According to the recent statistics released by the CDC and Yuma County Health Department, the number of STDs reported each year is rising. This might be surprising to some residents, especially when they learn that the rates have been increasing for the past twenty years.
The statistics show that sexually transmitted diseases are nothing new in this southwestern city, only now they have risen high enough that local officials all agree that they can no longer be ignored. These same statistics also indicate that the use of condoms and regular screenings could go a long ways towards helping residents protect their sexual health.
There is some good news in the statistics, Chlamydia and Gonorrhea incidents are down slightly in women. Unfortunately the same is not true for men who are testing positive more often for Gonorrhea, primary and secondary Syphilis, along with HIV/AIDS. Herpes incidents are also rising in the city’s public schools, and this easily transmitted virus is affecting both men and women equally.
Over the last two decades health officials have noticed that sexually transmitted diseases are more common in African American, Hispanic and American Indians. This is slightly surprising given that the demographical makeup of the city is mainly Caucasian, especially during the winter when a large number of retirees call this southwestern city home.
With STD rates rising across the city and county, it is no longer possible to ignore the importance of everyone getting tested on a regular basis. Some of the other statistics recently released include,
- In 2014 the Gonorrhea rate for the city and county was reported at 51.3 per 100,000 residents.
- The Chlamydia rate in 2014 was reported at 483.9, compared to the state’s average of 469.6.
- HIV rates were reported at 115.1 per 100,000 in 2014 which is up slightly from previous years.
As STD rates continue to rise, along with teen pregnancies some law makers are beginning to think about making changes to the current sex education program being used by the public school districts. Instead of relying on religious based information that usually centers on abstinence, some local leaders are realizing that this is no longer enough to protect students.
One of the main changes currently being discussed is to make the classes “opt out”. This means that now parents will have to request that their child not participate in the program, otherwise it will be a standard part of the student’s curriculum. This small change could be enough to begin to lower the STD and pregnancy rates among teenagers.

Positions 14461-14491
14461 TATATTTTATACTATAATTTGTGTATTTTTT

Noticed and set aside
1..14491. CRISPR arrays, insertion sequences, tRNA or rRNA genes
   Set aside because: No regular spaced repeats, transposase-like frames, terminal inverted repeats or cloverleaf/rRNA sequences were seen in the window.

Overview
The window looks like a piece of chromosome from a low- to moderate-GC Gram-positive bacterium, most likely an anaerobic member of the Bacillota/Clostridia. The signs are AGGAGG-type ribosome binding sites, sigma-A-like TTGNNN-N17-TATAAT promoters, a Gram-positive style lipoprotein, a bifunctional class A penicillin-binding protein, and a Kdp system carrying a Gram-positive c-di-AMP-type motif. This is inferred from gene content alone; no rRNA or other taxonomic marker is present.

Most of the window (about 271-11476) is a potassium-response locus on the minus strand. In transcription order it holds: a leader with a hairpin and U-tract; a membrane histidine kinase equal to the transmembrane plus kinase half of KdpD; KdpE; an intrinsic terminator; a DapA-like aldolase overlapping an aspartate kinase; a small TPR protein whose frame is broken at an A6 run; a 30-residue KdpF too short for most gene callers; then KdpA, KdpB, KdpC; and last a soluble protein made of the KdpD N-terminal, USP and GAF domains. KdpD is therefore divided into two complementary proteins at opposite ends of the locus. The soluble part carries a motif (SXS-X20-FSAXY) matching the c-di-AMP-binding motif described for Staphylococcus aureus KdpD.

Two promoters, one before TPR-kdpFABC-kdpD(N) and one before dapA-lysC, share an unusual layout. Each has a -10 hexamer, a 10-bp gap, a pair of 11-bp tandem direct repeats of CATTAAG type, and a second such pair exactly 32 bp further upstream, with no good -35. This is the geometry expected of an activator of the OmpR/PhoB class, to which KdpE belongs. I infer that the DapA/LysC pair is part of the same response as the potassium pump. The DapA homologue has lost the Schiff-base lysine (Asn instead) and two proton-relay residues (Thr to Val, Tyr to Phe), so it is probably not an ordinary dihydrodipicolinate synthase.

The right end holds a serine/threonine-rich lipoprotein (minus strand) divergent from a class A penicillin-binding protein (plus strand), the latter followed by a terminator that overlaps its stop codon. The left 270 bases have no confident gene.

Including medically accurate information on all STDs is another change that is being discussed, along with the importance of using condoms if students are going to be sexually active. Most educators now accept that teens are engaging in sexual activities, especially considering the large number of students that are pregnant each year.
The importance of regular HIV testing in Yuma also needs to be included in the curriculum, especially since it is the only way to positively detect the potentially deadly disease. Regular Herpes testing in Yuma is just as important, and it could help prevent the spread of the virus to other students and their families.
The demographics in this southwestern city change depending on the season, and this does affect its overall STD rates. During the winter months the population almost doubles due to the large number of retirees that call the city home. Thanks to advances in health care many of these wintertime residents are still sexually active, and this can and does cause the STD rates to spike occasionally.
Nationwide budget cuts to healthcare is also affecting the number of sexually transmitted diseases reported each year, especially since testing is no longer covered under many insurance plans. This is making it difficult for lower income residents to afford the cost of regular testing. Adding to the problem is the fact that there are simply not enough STI clinics to adequately treat everyone that might be infected. Staff shortages and long lines are forcing many residents to forego this important step in their health care routine.
A lack of education remains the biggest reason for the high number of STD incidents in the city and county. The majority of students graduate not knowing that their sexual health is already at risk. Even those that are abstaining from intercourse can still contract a STD since many can be spread through methods other than sex. Until everyone in the city understands how important STD testing is for their continued good health the number of incidents reported each year will continue to rise.
Before you head out for a day of golf or shopping it is important to take a few minutes and think about your sexual health. It is understandable if you don’t want to spend the day waiting in long lines at the neighborhood clinic, and now you don’t have to. Simply by making one phone call you can schedule confidential STD testing at your convenience, and only spend a few minutes at a nearby lab. This way you can still take care of your sexual health and have plenty of time to explore this growing city.